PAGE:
Scientists reported Thursday they had identified the genetic defect that is responsible for an unusual form of inherited paralysis.

Researchers at the Massachusetts General Hospital and Harvard Medical School in Boston and the University of Pittsburgh said they had tracked down the faulty gene that causes hyperkalemic periodic paralysis.The disorder is one of a strange group of inherited illnesses that cause episodes of paralysis that are temporary but debilitating.

The defect apparently causes a malfunction in a critical pathway called a "sodium channel" located inside muscle cells. The malfuction causes potassium to build up outside the cell wall, upsetting the cell's usual balance and paralyzing the muscle.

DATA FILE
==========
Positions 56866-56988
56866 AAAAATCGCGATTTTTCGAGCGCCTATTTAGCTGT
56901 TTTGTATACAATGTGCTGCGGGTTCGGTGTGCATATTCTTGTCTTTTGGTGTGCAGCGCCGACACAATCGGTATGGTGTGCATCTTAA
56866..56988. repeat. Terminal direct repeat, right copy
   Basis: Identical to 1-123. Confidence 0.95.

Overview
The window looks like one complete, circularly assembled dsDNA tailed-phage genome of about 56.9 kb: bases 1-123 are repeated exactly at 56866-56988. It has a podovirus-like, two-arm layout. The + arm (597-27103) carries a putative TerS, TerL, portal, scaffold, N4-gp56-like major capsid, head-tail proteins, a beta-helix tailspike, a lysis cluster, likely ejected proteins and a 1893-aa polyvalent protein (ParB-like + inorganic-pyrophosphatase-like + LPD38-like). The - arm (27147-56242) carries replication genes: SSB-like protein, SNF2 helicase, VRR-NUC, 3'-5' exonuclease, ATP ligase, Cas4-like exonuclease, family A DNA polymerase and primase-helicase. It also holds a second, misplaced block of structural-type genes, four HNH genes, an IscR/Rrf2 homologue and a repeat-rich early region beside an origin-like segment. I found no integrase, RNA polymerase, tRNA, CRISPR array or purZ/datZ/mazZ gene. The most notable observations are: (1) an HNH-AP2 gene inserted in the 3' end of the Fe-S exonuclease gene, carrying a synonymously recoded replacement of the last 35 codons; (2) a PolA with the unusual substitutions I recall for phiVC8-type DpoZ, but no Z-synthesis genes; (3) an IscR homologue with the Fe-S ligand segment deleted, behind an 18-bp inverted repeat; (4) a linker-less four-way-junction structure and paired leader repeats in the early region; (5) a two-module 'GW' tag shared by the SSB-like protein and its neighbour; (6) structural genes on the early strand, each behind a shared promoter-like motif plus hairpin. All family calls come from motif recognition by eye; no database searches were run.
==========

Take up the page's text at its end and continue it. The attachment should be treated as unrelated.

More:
The researchers identified the apparent genetic defect for hyperkalemic periodic paralysis by analyzing genetic material from members of families in which the disease appeared to be passed down through generations. The defect was traced to a gene located on the so-called chromosome 17.

"We still have only a statistical correlation rather than proof that our candidate gene causes hyperkalemic periodic paralysis," said Dr. Robert Brown Jr., an assistant professor of neurology at Harvard Medical School, who helped conduct the research.